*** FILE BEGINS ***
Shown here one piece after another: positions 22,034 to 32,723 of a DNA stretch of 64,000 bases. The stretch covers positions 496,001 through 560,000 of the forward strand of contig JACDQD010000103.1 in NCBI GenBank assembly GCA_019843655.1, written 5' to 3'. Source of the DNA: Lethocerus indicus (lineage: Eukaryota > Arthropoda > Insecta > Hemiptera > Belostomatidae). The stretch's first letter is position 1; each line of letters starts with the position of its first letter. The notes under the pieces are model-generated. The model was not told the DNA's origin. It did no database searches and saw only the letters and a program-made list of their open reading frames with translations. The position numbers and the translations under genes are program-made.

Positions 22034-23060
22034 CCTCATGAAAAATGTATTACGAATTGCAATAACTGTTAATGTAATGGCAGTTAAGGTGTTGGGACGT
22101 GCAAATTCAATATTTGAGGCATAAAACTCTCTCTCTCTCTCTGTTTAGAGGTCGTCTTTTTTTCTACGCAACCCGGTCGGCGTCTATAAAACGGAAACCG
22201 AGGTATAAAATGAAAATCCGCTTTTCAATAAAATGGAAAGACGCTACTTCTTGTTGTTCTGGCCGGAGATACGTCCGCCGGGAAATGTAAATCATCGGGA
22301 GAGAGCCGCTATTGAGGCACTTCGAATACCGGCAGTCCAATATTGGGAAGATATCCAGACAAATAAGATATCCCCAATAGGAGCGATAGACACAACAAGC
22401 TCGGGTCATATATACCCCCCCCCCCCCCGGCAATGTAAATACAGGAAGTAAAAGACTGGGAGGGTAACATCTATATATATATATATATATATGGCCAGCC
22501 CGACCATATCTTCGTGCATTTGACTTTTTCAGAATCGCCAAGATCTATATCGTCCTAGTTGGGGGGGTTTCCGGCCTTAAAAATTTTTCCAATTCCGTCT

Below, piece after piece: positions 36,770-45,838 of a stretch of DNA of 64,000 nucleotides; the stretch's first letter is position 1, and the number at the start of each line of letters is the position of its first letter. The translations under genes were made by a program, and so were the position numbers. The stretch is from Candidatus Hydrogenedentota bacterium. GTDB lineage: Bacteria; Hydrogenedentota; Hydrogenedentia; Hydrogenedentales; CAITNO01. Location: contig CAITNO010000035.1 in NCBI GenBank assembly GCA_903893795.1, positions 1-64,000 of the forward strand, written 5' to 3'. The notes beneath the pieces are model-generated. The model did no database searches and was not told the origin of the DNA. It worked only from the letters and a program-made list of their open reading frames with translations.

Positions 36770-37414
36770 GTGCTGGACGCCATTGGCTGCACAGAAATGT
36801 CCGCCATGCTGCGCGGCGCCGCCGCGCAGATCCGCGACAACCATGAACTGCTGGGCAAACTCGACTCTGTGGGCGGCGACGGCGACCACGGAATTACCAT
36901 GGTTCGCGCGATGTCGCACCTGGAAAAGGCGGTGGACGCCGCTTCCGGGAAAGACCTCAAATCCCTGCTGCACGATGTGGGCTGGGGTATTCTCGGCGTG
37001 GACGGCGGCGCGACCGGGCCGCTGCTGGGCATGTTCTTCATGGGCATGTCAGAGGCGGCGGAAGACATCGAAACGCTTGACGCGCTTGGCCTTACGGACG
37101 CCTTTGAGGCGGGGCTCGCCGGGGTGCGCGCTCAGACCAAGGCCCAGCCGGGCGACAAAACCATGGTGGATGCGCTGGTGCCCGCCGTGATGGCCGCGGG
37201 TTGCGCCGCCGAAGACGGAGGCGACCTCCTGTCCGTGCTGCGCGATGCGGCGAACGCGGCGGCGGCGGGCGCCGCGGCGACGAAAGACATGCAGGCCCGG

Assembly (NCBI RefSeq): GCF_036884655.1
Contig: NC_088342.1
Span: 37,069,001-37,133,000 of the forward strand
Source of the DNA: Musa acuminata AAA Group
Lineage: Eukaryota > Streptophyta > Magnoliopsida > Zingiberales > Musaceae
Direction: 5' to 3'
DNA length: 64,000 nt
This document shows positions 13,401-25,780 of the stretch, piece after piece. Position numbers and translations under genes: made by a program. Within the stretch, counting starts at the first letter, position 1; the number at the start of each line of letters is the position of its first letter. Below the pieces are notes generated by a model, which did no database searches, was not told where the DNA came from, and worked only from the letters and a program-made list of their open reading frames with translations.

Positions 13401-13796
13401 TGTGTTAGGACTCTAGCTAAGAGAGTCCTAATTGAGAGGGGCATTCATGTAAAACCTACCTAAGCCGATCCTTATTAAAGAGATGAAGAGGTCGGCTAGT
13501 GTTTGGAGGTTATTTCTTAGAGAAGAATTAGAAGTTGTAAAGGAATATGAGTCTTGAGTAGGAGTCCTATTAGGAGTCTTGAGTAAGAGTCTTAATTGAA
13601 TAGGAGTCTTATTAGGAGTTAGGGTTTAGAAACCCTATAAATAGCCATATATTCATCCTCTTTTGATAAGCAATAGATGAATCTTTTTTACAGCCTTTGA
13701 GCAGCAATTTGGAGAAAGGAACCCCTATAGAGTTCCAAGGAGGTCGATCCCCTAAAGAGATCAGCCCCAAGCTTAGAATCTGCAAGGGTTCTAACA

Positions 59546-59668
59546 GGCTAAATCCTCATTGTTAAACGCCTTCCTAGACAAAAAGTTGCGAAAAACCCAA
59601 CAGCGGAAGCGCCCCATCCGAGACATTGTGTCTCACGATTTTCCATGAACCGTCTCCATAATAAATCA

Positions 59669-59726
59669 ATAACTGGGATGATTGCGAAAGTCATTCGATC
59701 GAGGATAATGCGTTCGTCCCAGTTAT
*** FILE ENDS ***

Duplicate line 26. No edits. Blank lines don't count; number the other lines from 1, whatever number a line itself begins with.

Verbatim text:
13401 TGTGTTAGGACTCTAGCTAAGAGAGTCCTAATTGAGAGGGGCATTCATGTAAAACCTACCTAAGCCGATCCTTATTAAAGAGATGAAGAGGTCGGCTAGT